Do be aware, however, that things might have changed, the dynamics of your relationships may be different, and you might find yourself having grown apart from some people. This is both normal and OK, so long a you’re prepared for it.

It's also helpful to find friends who travel frequently, or who recently came back from a trip, so that you can connect with them through a shared love of travel. Facebook is a good way to see which of your friends are frequent travelers.

5. Join travel forums

Even though your friends and family might grow tired of hearing about your adventures, there are plenty of people out there who will relish the opportunity. Online travel forums provide a platform for you to share your experiences with people who want to hear them. Some people will appreciate the knowledge you’ve picked up, and others will be in similar circumstances and keen to reminisce. Either way, you’ll be talking to like-minded people whom you have plenty in common with.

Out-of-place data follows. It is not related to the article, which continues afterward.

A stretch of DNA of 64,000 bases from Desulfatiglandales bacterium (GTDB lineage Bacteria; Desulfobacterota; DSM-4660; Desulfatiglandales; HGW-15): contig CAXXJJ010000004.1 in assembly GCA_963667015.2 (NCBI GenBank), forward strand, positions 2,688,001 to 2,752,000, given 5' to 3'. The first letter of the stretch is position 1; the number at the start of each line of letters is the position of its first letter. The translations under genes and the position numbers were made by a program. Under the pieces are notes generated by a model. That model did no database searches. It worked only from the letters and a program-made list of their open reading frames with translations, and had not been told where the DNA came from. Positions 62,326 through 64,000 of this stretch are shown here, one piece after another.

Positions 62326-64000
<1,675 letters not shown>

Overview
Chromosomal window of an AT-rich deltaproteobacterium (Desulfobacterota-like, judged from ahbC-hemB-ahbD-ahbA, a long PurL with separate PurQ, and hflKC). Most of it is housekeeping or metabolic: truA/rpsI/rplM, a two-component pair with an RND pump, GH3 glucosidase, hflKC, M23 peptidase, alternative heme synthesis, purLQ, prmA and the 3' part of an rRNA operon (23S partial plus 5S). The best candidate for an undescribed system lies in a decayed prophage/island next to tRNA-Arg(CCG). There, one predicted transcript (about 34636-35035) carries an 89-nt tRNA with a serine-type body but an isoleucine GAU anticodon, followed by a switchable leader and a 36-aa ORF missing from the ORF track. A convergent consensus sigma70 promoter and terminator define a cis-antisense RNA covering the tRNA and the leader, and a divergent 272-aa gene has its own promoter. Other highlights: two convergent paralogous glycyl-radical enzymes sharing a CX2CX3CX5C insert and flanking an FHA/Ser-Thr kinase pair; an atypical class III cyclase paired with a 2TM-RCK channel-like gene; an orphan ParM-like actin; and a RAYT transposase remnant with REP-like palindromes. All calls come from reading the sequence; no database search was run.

6. Stay busy

Coming home can feel like a huge backward step, particularly if you’ve been leading an exciting life, packed with adventure. A downward shift in pace can be difficult to deal with, and the boredom that comes with it can lead you into a funk.

To avoid this, it’s important to keep yourself busy. Rather than spending days on the couch catching up on Netflix, get yourself out there. Join clubs, take up new hobbies, explore your old neighborhood again, meet new people, and stay active. (See also: 25 Hobbies You Can Start for Under $10)

7. Indulge in everything you've missed

There are undoubtedly things that you’ve missed about home while you’ve been away, whether it’s your favorite cereal, your favorite shows, or the nature in your local park. Letting yourself indulge in everything that you’ve pined for is a brilliant way of reassimilating and reminding yourself of the good aspects of being home.